The wonderful display of our power and resources has given a reputation—call it notoriety, if you will—among the middle and lower classes of the old world, which in long years of peace we could not have attained. And our success in withstanding the terrible tempest which has assailed us, in maintaining the integrity of our political system, will spread that reputation far and wide, and give us a prestige whose effect will be seen in the increased tide of immigration that will flow in upon us upon the reëstablishment of peace. The teeming soil and salubrious climate of the far West, together with the prospect it affords, not only of wealth, but of social advancement, both of which are forever denied them in their own country, and extremely difficult of attainment even in our own Eastern States, where the population is dense and every branch of industry crowded to repletion, will allure the hardy laborers of Europe by thousands and tens of thousands to the prairie land. In the immense unsettled tracts west of the Mississippi there is room for the action of men inured to toil, and promise of quick and abundant returns for their labor. There they will be free from the disastrous competition of their superiors in education and enlightenment, and have opportunities such as no other portion of the earth presents, for the founding of communities of their own, and the practical realization of their own ideas of social progress. Comparatively few years will pass after the restoration of peace before the West will be peopled by the very bone and sinew of all civilized nations. And these men will come to our shores imbued with the bitterest hatred of monarchical institutions, and an unbounded admiration and love of our own. Hence the new country will be intensely republican in its tendencies, and this will be another strong bond of union—another mighty element of strength and perpetuity to republicanism. For, as the movement goes steadily on, in time the balance of political power will rest with them. And it will be ours to see that the strong bias in favor of antiquated customs, laws, and usages, the result of centuries of unopposed tyranny, is eradicated from the minds of these men. They must be properly instructed in the principles of true liberty and self-government. They must be familiarized with the workings of free institutions and put to school in the experience of our century of experiment. Our very safety requires it; for so great is the field and so quickly will it be filled, that if we are not alive to the work, a mighty nation will soon have sprung up on our borders, and almost in our midst, which will be entirely beyond our control, and threaten the very existence of our race, and of the principles we most cherish. For the danger is that, suddenly released from all the restrictions of their own feudal climes, they will fly to the other extreme, and become lawless, reckless, and turbulent. For many years to come all legislation must have an eye to the possible and probable capacities and immense importance of the yet unsettled West, and to the exigencies arising from causes which at present we know not of save by conjecture. We have a future before us such as the past has never known, and an incentive, nay, rather a necessity, for more vigorous action than we have yet been called upon to display, and for a deeper and more far-sighted wisdom than has ever yet pervaded our councils.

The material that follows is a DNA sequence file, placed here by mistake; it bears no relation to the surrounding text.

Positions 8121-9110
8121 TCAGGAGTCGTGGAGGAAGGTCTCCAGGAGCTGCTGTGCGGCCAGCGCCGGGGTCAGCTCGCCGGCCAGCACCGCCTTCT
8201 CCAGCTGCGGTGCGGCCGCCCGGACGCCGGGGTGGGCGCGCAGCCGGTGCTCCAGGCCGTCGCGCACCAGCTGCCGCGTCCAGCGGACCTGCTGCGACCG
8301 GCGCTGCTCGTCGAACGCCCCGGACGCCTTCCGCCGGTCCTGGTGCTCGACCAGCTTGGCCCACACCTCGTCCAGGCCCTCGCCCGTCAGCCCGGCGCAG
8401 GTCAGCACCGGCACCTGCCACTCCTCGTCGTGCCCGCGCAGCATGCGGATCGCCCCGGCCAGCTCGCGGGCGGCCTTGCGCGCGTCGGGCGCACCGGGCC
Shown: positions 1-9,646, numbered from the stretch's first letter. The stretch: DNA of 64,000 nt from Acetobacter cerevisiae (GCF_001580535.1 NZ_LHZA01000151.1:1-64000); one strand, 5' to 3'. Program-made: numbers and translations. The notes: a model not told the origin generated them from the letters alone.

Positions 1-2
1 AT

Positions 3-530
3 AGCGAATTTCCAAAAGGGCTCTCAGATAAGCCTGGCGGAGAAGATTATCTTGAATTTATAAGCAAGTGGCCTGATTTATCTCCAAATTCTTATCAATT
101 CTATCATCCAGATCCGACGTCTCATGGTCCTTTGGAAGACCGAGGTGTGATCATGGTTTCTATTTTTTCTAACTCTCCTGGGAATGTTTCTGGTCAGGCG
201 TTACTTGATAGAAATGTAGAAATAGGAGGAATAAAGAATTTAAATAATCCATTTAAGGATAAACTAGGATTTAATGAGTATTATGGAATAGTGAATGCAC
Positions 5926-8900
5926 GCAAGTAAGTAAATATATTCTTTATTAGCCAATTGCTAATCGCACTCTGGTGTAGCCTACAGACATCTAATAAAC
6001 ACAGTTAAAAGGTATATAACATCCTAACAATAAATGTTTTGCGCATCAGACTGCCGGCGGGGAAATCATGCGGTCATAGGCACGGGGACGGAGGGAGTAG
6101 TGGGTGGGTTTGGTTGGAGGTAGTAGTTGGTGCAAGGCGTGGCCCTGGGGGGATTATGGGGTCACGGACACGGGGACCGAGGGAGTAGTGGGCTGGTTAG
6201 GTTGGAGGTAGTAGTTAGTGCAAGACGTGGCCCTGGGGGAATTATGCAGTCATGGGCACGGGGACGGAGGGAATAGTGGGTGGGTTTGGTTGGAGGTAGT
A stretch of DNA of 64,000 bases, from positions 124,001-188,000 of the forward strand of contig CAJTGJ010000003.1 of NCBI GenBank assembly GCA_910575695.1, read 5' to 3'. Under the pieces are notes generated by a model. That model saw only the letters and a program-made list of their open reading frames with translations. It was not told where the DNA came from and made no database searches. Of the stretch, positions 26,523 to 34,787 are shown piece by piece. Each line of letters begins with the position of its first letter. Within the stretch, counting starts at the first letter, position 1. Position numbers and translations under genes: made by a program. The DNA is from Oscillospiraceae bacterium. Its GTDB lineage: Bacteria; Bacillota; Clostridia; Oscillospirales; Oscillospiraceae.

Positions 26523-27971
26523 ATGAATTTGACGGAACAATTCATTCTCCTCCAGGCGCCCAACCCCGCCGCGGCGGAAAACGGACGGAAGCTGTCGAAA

The religious future of this portion of our country is veiled in the deepest obscurity. Here we shall have the free-thinking German, the bigoted Roman Catholic, the atheistic Frenchman, and the latitudinarian Yankee, in one grand heterogeneous conglomeration of nations and ideas such as the world has never seen. Whether these diverse peculiarities will by close contact and mutual attrition, by the advancing light of education and refinement as well as by the progress of intellect, be in time softened down, assimilated, and fused into a pure, elevating religion, or aggravated till they result in a godless, materialistic race, God only knows. For no man was ever yet able to prognosticate of religion, or prophecy with the remotest degree of its future action. For it is a thing of God, under his exclusive care, and subject to none of the influences of human action. In His hands we must leave it, in the earnest hope and belief that He will not suffer His divine purposes to be thwarted, and this people, to whom He has intrusted the task of the world's regeneration, to forget and deny their God, who has led them on to power and prosperity and happiness, to go back upon the scale of the soul's eternal progress, and become a race of wicked, corrupt, and God-defying sensualists.

Yet there is no maxim more true than that 'the gods help those who help themselves,' and in this great work of religious advancement we have nevertheless a part to act, a duty to perform. And the day is not far distant when the work of the missionary in our own land will overshadow that of the teacher in African climes. Here will be an ample field for all our exertions, all our contributions; and if we do our duty by our own people, we shall be forced, for a time at least, to leave the task of instructing the heathen of foreign lands to the Christian nations of the Old World. Our greatest responsibility is here, and it behooves us to look well to the religious culture of our own rapidly increasing